You honesty in the blog is inspiring and your motivation for your passion to run is incredible! I love your sense of humor and outlook in training. So, no pressure from a fan to a pro. 🙂 To me, as a fan it’s how a pro deals with set-backs are much more amazing than winning a race itself. Heal fast and get back at it!


    • so lovely to come to your message angela, thank u. yes, i too suffer with hormones all over the place, more so as i have got older. I have also had numerous iron injections,,,,and if i am honest i thought may be my iron was low as the symptoms were similar but infact they are ok. My thyroid levels came back all over the place, low vit D, no LH and worse of all I tested positive for Epstein Barr Virus- basically glandular fever… least i found out soon before digging an even deeper hole. For now i am just running easy daily and juicing the hell out of veg and fruit…..I always thought my diet is good but i realise now that mayb thats just not enough and i need to taker a closer look….oh and wash my hands more :). love to you and Doug…loving your blogs


      • Yeah, I also take blood test twice a year to check on my TSS, Vit D and Ferritin values – in my opinion, those are critical to check specially as a woman get to a more mature age. Your blog post is very rare and not every women talk about this stuff but in fact, it is important whether one is a pro athlete or not. Thanks for sharing and reading these type of post can help others. The cool thing is, once you are over the virus you will be back like a beast! 🙂


  2. Hi Holly, big fan of your blog, always gives me something to think about, even though I don’t really like running that much (I’m a reluctant trail runner, I started in an effort to get fit for ski mountaineering).
    I’m currently doing my best to mend a broken shoulder I was given for Christmas, it’s not the best present I’ve ever received because it meant that the hard work I’d put in on the trails over the summer and the physical gains that I’d made wouldn’t get put to use this winter… I had a lot of plans for some nice long days out in the mountains, some big traverses and things, and even though the shoulder is healing nicely most of these plans will have to be put on hold until next year now.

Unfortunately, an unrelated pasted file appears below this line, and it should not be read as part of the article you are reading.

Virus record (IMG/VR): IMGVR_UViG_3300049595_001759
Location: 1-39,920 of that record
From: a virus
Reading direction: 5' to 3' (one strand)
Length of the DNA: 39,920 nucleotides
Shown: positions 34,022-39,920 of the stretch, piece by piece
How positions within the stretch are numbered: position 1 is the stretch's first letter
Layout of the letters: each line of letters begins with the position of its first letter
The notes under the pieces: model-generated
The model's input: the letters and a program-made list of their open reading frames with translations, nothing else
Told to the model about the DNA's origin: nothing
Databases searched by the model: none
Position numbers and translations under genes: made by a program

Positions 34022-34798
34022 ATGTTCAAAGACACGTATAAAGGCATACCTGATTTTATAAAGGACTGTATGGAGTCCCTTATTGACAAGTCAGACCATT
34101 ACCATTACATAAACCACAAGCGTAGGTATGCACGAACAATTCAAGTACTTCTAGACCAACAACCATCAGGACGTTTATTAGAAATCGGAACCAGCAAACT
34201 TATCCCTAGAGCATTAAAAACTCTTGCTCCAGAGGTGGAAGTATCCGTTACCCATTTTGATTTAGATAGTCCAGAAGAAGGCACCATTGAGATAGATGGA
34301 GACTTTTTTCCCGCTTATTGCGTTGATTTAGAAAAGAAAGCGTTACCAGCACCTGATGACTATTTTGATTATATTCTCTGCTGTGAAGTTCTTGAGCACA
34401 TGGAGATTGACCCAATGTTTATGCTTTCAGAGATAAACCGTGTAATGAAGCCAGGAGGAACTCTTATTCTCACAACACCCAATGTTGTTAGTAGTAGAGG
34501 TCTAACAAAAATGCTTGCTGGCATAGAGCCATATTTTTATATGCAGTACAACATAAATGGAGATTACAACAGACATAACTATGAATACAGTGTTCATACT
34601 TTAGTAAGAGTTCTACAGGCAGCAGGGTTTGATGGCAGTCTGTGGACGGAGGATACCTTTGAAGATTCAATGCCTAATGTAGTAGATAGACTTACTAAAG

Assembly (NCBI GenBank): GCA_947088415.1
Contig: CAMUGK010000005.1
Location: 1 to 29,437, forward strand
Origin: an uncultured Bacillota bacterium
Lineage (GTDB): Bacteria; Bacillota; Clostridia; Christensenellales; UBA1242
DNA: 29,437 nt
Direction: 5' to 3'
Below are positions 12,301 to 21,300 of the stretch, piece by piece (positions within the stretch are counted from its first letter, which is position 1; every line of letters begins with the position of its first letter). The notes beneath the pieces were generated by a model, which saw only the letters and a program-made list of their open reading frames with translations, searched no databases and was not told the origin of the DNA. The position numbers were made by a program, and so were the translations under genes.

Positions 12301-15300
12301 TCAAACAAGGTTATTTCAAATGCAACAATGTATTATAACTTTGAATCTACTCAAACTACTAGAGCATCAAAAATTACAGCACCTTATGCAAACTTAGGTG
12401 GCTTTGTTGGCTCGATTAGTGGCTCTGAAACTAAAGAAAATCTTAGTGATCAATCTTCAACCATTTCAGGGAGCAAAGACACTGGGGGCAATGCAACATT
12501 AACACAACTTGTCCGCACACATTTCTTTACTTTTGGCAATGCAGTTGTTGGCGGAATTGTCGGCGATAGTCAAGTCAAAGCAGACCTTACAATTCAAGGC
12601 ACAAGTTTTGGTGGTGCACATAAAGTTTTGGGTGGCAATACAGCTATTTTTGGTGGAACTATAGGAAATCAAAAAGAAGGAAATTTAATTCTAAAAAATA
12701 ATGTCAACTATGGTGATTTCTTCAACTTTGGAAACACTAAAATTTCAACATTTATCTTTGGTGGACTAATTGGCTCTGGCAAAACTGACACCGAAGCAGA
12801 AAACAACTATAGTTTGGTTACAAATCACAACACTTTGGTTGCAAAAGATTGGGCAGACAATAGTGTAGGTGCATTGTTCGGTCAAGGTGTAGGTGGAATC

But it’s difficult to get upset about the whole thing because, for a start, getting upset changes very little, if anything it only makes a problem worse, and secondly it just provides an opportunity to learn how to overcome another challenge (it’s not as though we aren’t given enough of them already in day-to-day life, but a little more adversity never hurt anyone!).
    It’s given me the chance to reflect on the things that really matter, it’s made me a lot more appreciative of the network of people around me who are willing to help out in tough times, and it’s cemented into place quite firmly my long-held view that no matter how bad a day, or week, or month you are having, there is always someone on the planet who is having a tougher time than you.
    That’s not to say that we should make light of or belittle our own problems, because it’s a real kick in the head when we are faced with something that stops us from doing what we love, but I believe that episodes such as these can help us value those things even more.

    It’s a battle, sure, but in a way it’s a fun one to fight. Best of luck to you, and just keep thinking of that day in the future when it’ll all be behind you.


  3. Hope you’re feeling better soon and back to it Holly! I’m just a slow recreational runner but after a couple of weeks of not running because of a heavy dose of the lurgy last month I was climbing the walls, so goodness knows how you’re feeling! Here’s to a speedy recovery!


    • thanks Steve, yes its rubbish but have to think about all the good things in life! hope you are feeling better now! get those fruits and veggies in….oh and a little hot toddy can often do the trick!


      • Of course I don’t. I thought as much. I ran 80km of 160km (whilst winning)with acute pericarditis that I didn’t know I had – all downhill since then – although escaped serious consequence – left with some myocardial scarring – sucks arse really. Finding adventure elsewhere at the moment – diving, free diving, spearfishing, writing again, mountaineering. I miss running alot though.